Posts Tagged ‘rod


nature’s ever changing canvas…



Wet Rocks & Precision

During the downpours on an Oregon coastal stream, I had occasions to set my rod down and re-rig. When I would look down at the Hatch reel, I would note the contrast of a beautifully machined implement, the brilliance of the fly line and backing against the wet greens, browns, and grays. To my mind, it was rich looking in textures and colors.

The rod, a 10 wt. Winston Boron rod, once belonged to John Hagan…a dear friend and avid fly fisher, shop owner, who passed on not long ago. I was honored to receive the rod from his son, Jack Hagan and this past weekend the rod (and reel) performed flawlessly against big fish, even if I didn’t always match up to the moments. Power vs. power, a beautiful thing to feel and behold.

rod-reel-Hatch Reel-fly fishing-photography-Oregon-SwittersB


rod-reel-Hatch Reel-Hagan rod-fly fishing-SwittersB-Oregon


Fishing: Cork Handles and Hooks

corkHere you see the rod’s cork handle…and  to the far left a small metal loop under the rod…a hook keeper. Yet the fly’s hook has been set into the cork of the handle.

When I was a kid there weren’t any hook keepers on ‘poles’. The hook went into the cork. And, apparently for many it still does. If the barbed hook is backed out of the cork, it does little damaged. If it is pulled out in any other way it does pull out a chunk of the cork handle. Some would call this adding character to the rod. 

Given the price of some fly rods and drift rods these days, I think the hook keeper or some other means of hooking the fly/hook to the rod (reel, guide’s footings) should be used. The cork handle on the rod above is 20+ years old and the hook holder was quite an innovative addition when I bought this rod from Harry Teel.



Photography: That Subtle Prelude to Fall

Yesterday, I was wandering about, with no purposeful intent. Not enough time to go up on the Sandy R. for Steelhead, too early for Silvers, I opted to take a short stroll down a path next to the South Shore Slough (Columbia R. watershed). Camera in hand, I took my time shuffling along looking.

A few rabbits scurried deeper into the brush. Birds chirped away. I was hoping to see a carp in the waters of the slough, but this was late Summer and the water was choked with a mat of weeds and algae save where canoes ply the water.

From this vantage point, and or when walking down to the water’s edge, I can often see carp cruising, holding, sipping. That is early Spring or in the Winter after the cold has done its work on the mat of muck. The East wind will tear through here soon enough and scour out the water’s surface. Visibility will return, and fishing would be possible.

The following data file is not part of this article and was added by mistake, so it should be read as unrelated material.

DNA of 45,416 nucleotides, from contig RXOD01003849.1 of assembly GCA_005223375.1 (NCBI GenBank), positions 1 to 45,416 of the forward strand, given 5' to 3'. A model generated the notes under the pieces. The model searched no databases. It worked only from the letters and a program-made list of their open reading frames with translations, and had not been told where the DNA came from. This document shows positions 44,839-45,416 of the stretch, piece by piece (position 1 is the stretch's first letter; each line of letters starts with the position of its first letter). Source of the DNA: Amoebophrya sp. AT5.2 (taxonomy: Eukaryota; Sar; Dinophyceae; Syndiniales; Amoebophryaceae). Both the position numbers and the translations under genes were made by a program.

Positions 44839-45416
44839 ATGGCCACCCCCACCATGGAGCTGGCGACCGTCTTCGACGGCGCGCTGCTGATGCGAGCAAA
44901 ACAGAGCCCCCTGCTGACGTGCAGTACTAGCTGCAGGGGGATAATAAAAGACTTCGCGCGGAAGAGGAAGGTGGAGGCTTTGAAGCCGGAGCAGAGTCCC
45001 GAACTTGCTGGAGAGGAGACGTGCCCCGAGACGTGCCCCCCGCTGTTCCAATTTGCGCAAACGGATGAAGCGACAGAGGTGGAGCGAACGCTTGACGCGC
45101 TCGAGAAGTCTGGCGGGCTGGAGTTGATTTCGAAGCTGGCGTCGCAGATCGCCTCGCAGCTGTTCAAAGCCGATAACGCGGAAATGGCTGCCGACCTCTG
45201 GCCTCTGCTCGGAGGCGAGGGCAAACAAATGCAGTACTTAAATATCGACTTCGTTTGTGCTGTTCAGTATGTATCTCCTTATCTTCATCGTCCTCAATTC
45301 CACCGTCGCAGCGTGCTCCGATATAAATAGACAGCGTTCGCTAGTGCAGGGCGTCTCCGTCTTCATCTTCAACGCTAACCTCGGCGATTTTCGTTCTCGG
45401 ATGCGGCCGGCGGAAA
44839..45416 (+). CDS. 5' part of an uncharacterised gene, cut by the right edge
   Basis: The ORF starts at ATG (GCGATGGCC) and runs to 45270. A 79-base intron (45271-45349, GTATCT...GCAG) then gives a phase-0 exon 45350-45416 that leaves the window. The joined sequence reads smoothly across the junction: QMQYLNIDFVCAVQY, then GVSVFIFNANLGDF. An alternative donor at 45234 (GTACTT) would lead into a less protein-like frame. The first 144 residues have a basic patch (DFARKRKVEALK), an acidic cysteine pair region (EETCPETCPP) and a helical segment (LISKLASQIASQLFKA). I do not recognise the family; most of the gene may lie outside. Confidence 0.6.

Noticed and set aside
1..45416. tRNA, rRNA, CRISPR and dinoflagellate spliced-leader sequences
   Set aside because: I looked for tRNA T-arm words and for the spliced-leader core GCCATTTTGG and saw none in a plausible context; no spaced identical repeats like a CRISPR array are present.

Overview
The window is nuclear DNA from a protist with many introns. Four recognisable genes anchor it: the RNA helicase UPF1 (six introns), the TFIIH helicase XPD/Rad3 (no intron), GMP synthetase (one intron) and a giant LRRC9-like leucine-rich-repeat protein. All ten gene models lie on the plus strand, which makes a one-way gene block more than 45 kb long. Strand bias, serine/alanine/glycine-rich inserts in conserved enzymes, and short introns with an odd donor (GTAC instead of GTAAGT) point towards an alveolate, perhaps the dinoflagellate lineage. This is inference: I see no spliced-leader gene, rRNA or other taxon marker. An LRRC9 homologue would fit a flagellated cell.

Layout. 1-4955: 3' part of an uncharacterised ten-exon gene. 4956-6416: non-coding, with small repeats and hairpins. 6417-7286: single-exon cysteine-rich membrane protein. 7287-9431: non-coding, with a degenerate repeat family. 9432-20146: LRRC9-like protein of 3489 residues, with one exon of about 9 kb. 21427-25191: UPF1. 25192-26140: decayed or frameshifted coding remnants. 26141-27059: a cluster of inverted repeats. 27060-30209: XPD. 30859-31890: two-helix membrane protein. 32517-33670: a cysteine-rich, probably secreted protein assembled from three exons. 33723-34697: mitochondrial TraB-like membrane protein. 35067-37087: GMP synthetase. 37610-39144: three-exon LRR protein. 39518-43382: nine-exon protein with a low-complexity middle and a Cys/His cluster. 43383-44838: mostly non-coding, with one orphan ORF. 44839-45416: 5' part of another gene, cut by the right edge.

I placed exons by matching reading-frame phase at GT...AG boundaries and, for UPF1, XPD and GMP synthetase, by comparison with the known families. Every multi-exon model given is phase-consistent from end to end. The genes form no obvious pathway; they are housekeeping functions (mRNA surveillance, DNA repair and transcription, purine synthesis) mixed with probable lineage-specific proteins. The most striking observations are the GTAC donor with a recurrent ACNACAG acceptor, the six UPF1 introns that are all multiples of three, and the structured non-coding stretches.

That slightly changed angle of the sun, hints at seasonal change. Something is different. So subtle. The day is warm, but it looks Fallish. I am alone. Not another person through here. Signs of drinking, smoking, camping. All in all, not much garbage. Ducks work the mucky mat on the surface for bugs. I hear cars in the distance, but I feel alone.

Shooting into the late afternoon sun, the reed’s shadows are dark against the silvery mat of algae.

The vegetation is green on various shades of green and brown. Little contrasts with this save a few wildflowers scattered far and wide.

A rare splash of contrast, this wild little Sweet Pea. Grasping for sunlight, a few blooms made their way up and out of a patch of thistles.

I sat near the opening of this large pipe. Little water was flowing through it. The wind was steady and with a gust of wind, the water’s surface would rustle and send a shimmer across the top of the pipe’s ceiling…ever so subtle but I saw it. To sit and wait for the shimmer across the pipe’s ceiling was a good sign that I was in a quiet place and centered.

I walked back toward my rig. My pace was still slow, my awareness fresher and a few shots captured that I was pleased with. I am not fully prepared when out…this was a spontaneous stop, borne out of escaping. So, there is no tripod at hand or any assortment of lens to capture all that was around me. Yet, it was a good time wandering up a trail, near water with no rod in hand. 

Standing on a bridge, I saw this Blue Heron still as could be. I called out with some concocted call thinking maybe the neck and legs would extend. The bird sat motionless, a sentinel or a predator. I predator I think.


Every Day in May Challenge: The Rod, The Wand, Devining

Every Day in May Outdoor Blogger’s Writing Challenge: Rod

The Rod. Bet you can’t buy just one. My original rod was a metal telescoping fly rod my Uncle gave me in the late 50’s. I never really used that, but by the early 60’s I had a Sears & Roebuck setup…a Ted Williams model rod and reel. A fiberglass rod, it had a sliding sleeve on the cork handle that allowed it to be a fly rod or a spinning rod. I still have it. The set up lasted me for many years. It was a magic wand, a devining rod more often than not.